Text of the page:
The Best Way to Make Cold Brew Coffee (2:09)
Though it’s often touted as a smoother, less bitter cousin of drip coffee, cold brew coffee might not help drinkers avoid getting heartburn or acid reflux, and it may not offer the same health benefits as hot brews, either, according to a new study published in Scientific Reports.
To make cold brew coffee, baristas steep the grounds in room-temperature or cold water anywhere from hours to days, allowing the coffee’s chemical compounds to oxidize and degrade much slower than when it’s brewed with boiling water. This gradual process is believed to be the reason behind this cup of java’s subtle and not-so-sour flavor, but in testing six coffees, researchers at Thomas Jefferson University found that both hot and cold brewed cups of Joe had similar pH levels, ranging from 4.85 to 5.13. While cold brew coffee might taste less acidic, Niny Rao, one of the researchers, says its chemical makeup shows it shouldn’t be considered a “silver bullet” for preventing gastrointestinal distress.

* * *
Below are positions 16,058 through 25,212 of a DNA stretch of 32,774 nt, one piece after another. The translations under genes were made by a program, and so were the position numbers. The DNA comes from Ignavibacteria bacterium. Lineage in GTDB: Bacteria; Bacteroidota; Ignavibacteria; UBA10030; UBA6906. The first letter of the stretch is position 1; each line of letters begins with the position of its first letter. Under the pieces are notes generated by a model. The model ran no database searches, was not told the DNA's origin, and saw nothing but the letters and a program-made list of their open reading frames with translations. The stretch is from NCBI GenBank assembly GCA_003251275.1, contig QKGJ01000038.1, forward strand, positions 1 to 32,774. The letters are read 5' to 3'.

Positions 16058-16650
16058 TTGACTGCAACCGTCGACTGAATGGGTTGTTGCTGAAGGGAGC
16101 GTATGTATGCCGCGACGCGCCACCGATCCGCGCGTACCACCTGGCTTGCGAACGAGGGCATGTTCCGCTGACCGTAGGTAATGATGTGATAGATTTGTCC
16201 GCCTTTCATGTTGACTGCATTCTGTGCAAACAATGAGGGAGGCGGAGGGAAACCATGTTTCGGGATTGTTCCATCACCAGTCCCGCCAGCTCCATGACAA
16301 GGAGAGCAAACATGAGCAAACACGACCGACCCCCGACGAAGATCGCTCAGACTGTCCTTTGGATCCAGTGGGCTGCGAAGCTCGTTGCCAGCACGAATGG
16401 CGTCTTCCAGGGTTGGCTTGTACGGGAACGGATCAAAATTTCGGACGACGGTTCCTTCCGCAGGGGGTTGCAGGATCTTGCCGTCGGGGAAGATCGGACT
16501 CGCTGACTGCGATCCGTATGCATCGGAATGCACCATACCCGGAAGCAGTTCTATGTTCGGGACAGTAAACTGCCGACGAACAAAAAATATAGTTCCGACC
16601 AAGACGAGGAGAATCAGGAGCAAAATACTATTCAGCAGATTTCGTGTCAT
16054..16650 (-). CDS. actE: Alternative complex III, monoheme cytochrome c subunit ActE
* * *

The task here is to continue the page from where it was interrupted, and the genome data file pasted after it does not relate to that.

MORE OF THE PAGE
The findings also revealed that hot coffee beat out its chilled counterpart in antioxidant levels, which are thought to be behind the caffeinated beverage's health benefits. Sipping on three piping hot cups of coffee a day has been linked to a decreased risk in cardiovascular disease, coronary heart disease, and stroke, and the drink may also lower risk of some cancers, diabetes, and depression. Cold brew coffee likely isn’t getting dropped from café menus any time soon — the U.S. market for the brew grew 580 percent from 2011 to 2016 — but it can cost about 60 cents more than a standard iced coffee, so consider if it’s worth losing out on those antioxidants before you shell out the extra cash.
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